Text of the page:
Dancing with the Stars host, TV presenter and fitness fanatic Amanda Byram talks to the RTÉ Guide's Donal O'Donoghue about love, ambition, and family.
“I always wanted to be an actress,” says Amanda Byram. “When I was 12, I had this diary and in it I wrote that I wanted to become an actress, move to America and marry the Karate Kid.
"Back then, I imagined the Hollywood sign and this big highway leading up to it. So one day, many years later, I was on the 405 and heading to Paramount Studios.
"I looked up and there was the Hollywood sign, exactly as I had seen it in my dream when I was 12 years-old. In that moment, I thought, this is it.”
We meet far from Hollywood, in a luxury rustic cottage, complete with Aga, ornate sink, and a dresser bursting with bottles of alcohol. The sink’s tap is purely ornamental but the alcohol looks very real (I can’t check as the door is locked). Some five minutes after I arrive, and have stopped twiddling with the booze door, a woman bustles in hefting a suitcase the size of a small horse. “Am I in the right place?” she asks.
Expecting the co-host of a shiny, happy TV show, I dispatch the interloper. And then think, ‘Hang on a minute, wasn’t that Amanda Byram?” Indeed it was: star of catwalk, veteran of prime-time TV show that made dad-dancing look good, Dancing With the Stars. “I feel like I have a hangover but I didn’t have anything to drink,” says Amanda, unperturbed by my failure to recognise her. “But I’m always like this the morning after every show. It’s such a rush, but I love it.”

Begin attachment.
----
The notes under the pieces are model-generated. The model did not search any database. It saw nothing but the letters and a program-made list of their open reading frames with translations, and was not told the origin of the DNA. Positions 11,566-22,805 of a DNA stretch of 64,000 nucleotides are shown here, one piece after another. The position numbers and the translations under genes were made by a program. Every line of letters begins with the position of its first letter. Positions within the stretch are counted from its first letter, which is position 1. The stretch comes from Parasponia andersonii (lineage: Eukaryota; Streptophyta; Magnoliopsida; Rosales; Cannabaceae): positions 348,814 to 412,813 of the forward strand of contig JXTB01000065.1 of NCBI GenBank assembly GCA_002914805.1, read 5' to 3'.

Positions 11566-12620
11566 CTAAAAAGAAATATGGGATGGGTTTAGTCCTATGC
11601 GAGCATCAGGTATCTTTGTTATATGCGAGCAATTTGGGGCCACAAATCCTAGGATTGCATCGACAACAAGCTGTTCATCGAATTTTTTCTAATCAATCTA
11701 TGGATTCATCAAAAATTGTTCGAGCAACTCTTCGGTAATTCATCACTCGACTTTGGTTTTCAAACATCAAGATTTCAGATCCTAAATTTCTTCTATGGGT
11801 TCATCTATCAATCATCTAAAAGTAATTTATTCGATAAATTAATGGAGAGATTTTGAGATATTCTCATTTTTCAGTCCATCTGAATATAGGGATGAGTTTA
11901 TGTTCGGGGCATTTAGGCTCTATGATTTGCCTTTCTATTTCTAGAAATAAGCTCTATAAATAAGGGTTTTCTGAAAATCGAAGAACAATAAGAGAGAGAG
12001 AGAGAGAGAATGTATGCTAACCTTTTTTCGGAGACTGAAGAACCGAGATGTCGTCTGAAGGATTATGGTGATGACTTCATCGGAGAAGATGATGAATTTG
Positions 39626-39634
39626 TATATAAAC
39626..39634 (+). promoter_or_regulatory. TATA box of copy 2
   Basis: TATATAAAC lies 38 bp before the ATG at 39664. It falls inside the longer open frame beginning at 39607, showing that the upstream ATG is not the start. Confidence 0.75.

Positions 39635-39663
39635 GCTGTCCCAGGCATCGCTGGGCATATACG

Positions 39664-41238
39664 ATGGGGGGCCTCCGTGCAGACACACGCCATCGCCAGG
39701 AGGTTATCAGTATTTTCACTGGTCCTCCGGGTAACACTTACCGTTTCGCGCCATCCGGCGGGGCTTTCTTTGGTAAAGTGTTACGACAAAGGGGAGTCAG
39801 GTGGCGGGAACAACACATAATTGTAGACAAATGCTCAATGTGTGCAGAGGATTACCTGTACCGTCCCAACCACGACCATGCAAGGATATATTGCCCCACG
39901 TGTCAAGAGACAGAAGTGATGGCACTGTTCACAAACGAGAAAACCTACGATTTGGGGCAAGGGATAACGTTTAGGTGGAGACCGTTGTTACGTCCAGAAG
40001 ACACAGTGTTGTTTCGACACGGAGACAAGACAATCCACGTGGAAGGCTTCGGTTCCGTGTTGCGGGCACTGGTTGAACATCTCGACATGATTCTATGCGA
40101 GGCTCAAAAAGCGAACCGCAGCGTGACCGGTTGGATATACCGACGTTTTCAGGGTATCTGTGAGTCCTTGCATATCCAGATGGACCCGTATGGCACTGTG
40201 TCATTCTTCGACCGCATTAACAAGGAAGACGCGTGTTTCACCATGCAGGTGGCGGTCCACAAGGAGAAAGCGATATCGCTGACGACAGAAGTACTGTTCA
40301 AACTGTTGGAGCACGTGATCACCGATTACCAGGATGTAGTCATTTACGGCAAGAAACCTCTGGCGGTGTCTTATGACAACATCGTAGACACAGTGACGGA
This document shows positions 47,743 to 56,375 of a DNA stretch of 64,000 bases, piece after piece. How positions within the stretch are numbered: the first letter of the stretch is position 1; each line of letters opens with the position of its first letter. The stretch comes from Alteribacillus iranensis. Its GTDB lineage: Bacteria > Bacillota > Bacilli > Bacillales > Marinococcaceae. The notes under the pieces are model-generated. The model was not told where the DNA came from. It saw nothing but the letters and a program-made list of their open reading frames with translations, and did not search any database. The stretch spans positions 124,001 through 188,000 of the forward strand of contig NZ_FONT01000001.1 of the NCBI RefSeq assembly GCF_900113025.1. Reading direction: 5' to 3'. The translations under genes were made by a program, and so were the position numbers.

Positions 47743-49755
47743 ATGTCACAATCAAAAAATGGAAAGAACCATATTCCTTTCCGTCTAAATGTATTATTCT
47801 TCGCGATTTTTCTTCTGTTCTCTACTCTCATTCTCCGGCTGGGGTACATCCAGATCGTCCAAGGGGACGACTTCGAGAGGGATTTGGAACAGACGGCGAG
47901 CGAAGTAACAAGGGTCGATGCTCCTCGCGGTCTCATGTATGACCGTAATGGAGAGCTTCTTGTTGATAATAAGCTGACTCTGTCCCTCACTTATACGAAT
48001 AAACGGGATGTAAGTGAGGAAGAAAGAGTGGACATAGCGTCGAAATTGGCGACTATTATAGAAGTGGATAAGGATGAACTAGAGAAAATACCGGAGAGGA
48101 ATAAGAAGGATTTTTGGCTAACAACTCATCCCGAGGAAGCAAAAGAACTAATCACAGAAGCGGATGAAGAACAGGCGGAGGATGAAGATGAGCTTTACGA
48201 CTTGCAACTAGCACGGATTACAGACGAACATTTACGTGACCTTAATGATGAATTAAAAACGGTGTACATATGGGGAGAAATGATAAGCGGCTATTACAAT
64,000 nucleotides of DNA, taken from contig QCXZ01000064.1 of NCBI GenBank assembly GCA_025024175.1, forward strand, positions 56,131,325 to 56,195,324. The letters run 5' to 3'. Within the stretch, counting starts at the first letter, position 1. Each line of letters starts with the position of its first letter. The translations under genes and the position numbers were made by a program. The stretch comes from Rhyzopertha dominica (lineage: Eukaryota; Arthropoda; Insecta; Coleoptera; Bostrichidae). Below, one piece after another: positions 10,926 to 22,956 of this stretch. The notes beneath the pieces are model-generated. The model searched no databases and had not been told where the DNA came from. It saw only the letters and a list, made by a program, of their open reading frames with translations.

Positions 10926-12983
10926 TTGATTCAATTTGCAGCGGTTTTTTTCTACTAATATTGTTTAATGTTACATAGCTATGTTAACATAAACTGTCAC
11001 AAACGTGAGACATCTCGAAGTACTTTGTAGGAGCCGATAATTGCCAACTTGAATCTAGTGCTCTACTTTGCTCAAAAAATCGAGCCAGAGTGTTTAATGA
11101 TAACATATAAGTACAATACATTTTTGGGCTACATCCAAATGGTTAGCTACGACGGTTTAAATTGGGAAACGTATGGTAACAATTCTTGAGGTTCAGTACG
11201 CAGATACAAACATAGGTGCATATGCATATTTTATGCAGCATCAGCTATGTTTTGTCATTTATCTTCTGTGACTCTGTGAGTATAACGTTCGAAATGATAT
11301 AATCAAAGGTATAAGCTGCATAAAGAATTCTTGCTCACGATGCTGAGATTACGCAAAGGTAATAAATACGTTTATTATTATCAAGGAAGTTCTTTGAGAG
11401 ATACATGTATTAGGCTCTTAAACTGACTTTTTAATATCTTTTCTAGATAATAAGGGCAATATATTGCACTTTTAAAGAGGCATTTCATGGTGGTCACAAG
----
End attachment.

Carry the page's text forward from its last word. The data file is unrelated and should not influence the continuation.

With that the 43-year-old Dublin flops – well gracefully reclines – into her seat, a person who seems a lot warmer than the glamour-puss from TV. Still though, it’s probably best to get on her good side so I put on
the kettle (there is a tap that works).
Amanda produces a Japanese green tea-bag and when the water boils, I play mammy. “Fill her up,” says AB and I do, the green leaves swirling as I pour and Amanda does a girl-guide thing, saying, “keep her lit, keep her lit”. I keep pouring. Earlier, comic performer Katherine Lynch had been talking on the radio about her experience on DWTS and how she felt after losing out in the dance-off. “How did she sound?” asks Amanda.
I say the show’s latest casualty sounded quite happy and seemed to have enjoyed their time in the DWTS limelight. Byram nods; she is also enjoying her sort of homecoming (the Dubliner lives in London with her husband, Julian Okines), although, in the beginning, she had reservations about co-hosting the dance extravaganza. “It was a gamble for everybody,” she says. “It’s a format that was already well-loved around the world so we couldn’t afford to mess it up.”